Injury prevention is important to all athletics but especially in our youth today. Youth activities and athletics have exploded in the past 10-15 years and with that increased ability to participate in those sports, comes increased chances for injury. A common injury and over looked area for stability /injury prevention is the ankle. Problems in your ankle can lead to an injury but also abnormal movement patterns that can lead to other issues in your joints and muscles on your knees, hips and lower backs. Think of your ankles and feet as the foundation of your house, if there is something wrong with the foundation, doesn’t it eventually affect the windows and walls.
The ankles is where the tibia and fibula meet the talus of your ankle. They are responsible for creating a stable base and helping to stabilize your weight and force for the next movement. Our bodies does this without having to think about it so we move with learned movement patterns. When the patterns become abnormal due to injury, decreased mobility or instability, we than start to develop other issues that will work up the kinetic chain to your knee, hips, and/or low back. Having good ankle mobility/stability, you can improve performance in any sport or activity. You need proper motion and then good stability to have better performance. Ankle range of motion includes dorsi-flexion, plantar-flexion, inversion, and eversion. When the ankle is involved, different injuries and changes can occur that chiropractic and exercise and therapy can help. Loss of your arch or previous ankle sprains affect the ankle joint and overall the stability of your ankles.
The following are a few screens that we use and that you can do at home to check your ankle functional range of motion.
Lying down (non-weighted): When lying down on back, stretch your legs out. Relax and then try to point your toes of your left foot. You should be able to go almost parallel when point your toes. This demonstrates a good plantar-flexion range of motion in the ankle.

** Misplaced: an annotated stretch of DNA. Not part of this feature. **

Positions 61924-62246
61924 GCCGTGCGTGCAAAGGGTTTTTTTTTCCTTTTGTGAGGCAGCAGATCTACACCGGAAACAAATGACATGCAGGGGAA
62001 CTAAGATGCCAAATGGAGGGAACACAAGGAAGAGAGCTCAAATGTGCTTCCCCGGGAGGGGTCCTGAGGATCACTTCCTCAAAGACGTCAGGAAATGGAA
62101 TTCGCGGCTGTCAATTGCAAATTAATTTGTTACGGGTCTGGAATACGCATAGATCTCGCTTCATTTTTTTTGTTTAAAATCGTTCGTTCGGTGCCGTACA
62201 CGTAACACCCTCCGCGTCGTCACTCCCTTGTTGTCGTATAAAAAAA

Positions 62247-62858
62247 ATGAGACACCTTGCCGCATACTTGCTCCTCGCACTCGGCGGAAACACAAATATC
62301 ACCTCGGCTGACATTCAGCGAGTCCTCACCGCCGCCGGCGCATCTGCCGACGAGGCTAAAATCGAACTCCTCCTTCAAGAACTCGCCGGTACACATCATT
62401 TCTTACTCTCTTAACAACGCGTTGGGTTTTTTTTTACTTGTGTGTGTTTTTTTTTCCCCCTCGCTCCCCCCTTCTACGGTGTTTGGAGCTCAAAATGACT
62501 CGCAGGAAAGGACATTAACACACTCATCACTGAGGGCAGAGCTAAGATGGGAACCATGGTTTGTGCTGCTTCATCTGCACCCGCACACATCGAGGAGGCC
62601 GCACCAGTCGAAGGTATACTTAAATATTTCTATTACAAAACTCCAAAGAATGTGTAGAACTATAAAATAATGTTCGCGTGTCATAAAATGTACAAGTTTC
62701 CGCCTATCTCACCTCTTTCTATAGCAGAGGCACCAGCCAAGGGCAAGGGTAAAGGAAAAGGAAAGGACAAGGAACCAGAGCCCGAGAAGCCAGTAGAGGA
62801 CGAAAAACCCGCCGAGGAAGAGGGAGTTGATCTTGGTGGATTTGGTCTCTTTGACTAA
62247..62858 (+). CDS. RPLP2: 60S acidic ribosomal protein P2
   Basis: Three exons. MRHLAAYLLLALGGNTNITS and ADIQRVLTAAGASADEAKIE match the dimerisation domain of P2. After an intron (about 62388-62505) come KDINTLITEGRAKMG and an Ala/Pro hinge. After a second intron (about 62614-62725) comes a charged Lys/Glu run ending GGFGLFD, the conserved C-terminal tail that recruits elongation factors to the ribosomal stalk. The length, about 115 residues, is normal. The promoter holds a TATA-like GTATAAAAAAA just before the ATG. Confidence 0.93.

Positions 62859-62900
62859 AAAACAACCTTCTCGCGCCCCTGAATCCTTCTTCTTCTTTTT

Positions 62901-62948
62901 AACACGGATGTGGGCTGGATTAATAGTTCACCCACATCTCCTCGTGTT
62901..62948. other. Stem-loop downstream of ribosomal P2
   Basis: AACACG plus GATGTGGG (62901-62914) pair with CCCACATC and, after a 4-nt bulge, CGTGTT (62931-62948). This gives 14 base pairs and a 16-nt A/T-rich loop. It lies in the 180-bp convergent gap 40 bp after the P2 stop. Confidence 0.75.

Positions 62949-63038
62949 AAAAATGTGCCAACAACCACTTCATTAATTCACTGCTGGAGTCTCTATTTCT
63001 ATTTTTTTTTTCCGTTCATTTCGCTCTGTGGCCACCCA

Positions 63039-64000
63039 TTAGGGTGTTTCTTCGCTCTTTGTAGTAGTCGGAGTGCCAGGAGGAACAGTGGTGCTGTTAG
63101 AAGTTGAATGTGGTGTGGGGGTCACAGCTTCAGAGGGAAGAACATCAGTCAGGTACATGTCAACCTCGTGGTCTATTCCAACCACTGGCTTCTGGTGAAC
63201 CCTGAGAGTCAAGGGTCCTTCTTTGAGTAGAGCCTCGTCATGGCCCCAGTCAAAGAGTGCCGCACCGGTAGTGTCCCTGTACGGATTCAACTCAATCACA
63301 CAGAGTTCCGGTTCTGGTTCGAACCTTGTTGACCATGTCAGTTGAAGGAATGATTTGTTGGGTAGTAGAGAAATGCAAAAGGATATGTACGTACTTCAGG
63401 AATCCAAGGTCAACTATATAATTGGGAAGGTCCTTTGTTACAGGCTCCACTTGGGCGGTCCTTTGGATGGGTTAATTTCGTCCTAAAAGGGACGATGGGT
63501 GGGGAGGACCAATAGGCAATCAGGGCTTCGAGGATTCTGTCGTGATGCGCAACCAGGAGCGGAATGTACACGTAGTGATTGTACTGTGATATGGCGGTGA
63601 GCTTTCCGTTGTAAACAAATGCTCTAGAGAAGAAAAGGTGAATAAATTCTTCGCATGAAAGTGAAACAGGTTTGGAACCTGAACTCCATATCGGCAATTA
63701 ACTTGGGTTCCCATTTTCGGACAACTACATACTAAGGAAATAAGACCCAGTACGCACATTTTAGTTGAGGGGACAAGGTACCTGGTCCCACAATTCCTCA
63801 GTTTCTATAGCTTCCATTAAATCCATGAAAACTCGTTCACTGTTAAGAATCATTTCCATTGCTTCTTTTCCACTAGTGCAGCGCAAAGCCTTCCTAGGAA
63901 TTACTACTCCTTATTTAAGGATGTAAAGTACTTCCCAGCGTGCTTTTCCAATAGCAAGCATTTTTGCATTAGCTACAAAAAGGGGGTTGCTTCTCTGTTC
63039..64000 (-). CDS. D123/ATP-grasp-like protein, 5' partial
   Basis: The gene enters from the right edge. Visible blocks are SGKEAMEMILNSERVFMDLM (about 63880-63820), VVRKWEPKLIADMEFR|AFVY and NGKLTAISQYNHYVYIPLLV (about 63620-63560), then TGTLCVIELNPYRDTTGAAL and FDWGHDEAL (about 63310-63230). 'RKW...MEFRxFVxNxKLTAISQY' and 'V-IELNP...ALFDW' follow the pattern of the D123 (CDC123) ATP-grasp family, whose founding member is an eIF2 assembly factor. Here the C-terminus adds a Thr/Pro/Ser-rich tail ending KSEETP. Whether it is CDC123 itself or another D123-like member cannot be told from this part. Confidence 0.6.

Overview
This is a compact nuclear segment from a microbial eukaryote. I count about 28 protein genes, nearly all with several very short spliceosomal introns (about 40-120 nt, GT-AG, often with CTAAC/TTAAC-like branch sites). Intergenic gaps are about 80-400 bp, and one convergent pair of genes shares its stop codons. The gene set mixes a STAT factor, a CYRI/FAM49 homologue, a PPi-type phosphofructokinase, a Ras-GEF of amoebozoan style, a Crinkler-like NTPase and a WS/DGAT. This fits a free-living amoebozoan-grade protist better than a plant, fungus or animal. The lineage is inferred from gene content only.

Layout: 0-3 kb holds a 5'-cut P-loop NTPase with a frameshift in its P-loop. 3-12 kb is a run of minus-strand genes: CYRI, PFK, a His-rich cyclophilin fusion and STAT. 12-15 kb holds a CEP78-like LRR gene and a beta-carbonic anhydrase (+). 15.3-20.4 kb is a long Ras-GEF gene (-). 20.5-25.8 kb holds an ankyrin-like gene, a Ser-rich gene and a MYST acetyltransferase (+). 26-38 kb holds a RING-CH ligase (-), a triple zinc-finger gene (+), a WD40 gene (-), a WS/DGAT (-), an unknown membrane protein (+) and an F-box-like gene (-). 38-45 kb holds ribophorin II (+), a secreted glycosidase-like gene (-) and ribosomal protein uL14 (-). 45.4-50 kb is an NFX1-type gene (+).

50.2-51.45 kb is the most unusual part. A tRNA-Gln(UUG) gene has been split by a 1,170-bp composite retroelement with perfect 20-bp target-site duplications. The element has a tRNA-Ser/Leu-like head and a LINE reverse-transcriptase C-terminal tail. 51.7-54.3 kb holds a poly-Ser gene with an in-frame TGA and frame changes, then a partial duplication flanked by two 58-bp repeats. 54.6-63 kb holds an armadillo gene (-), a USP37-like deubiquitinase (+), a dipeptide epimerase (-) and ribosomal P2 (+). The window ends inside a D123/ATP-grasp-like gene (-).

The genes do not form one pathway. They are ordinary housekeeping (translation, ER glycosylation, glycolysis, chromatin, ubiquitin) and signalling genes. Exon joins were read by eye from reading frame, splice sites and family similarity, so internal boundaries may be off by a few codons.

Now, from the toe pointed position, try to bring your toes up towards your knee or head. You should be able to go beyond a right or 90 degree angle. This should not be painful but may be tight. Repeat this on the right side.
Standing(weighted)-When standing, find a wall and face it. Place the toes of the left foot against the wall, then bend your knee to touch the wall. Your heel must be down and touching the ground.
This should be easy. If you can not do this, we know that you have limited dorsi flexion of your ankles and this affects bending, walking and all movement. If you can do this, try moving your foot out an inch and repeat the process. If you can keep moving your foot and leg away from the wall and then touch your knee to the wall, you have good dorsi flexion. 2- 4 inches knee movement past your knee, with your heel down is what you are looking for.
We also look at multiple factors in the foot alignment, the standing and sitting arch movement of the foot and what muscles are weaker or stronger in the different positions of the foot. Correction can be made with adjustments, exercise (mobility and stability exercises), and muscle work. The first thing we look at is the range of motion or mobility. Our next blog post will talk about what exercises and how we go through a system of steps to regain proper mobility and stability to help injury, prevent injury and increase performance.
However, if you do have limited plantar or dorsi flexion in the ankle, try to just repeat these screens as they are good easy mobility exercises in themselves.
Here at Fletcher Chiropractic, our staff and doctors take the time to educate our clients on how to reduce pain and injury but also excel in performance. Remember to see a professional if you have any injury or questions. We are here to help so give us a call.